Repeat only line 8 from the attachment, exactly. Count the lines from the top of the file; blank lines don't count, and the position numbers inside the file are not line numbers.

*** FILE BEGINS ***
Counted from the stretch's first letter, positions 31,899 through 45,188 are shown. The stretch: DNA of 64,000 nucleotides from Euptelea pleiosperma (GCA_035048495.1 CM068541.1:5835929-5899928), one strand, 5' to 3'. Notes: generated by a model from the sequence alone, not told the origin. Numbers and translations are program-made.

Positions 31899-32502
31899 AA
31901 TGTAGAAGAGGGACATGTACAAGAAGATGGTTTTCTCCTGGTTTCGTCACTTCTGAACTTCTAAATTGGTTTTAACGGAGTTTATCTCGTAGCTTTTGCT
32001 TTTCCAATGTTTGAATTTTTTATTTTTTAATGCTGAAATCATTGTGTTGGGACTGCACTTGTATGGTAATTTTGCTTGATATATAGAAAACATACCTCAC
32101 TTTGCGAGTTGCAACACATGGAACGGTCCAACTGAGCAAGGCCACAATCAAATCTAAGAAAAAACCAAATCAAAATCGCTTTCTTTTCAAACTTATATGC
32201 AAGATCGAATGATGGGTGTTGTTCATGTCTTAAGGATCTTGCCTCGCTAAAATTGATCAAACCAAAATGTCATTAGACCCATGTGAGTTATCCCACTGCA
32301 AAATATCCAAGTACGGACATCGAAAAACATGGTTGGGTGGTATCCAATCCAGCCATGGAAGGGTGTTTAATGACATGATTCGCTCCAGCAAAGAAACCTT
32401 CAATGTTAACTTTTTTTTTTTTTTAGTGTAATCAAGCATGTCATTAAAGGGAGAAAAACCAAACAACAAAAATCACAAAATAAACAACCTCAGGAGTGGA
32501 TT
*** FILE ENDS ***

32301 AAATATCCAAGTACGGACATCGAAAAACATGGTTGGGTGGTATCCAATCCAGCCATGGAAGGGTGTTTAATGACATGATTCGCTCCAGCAAAGAAACCTT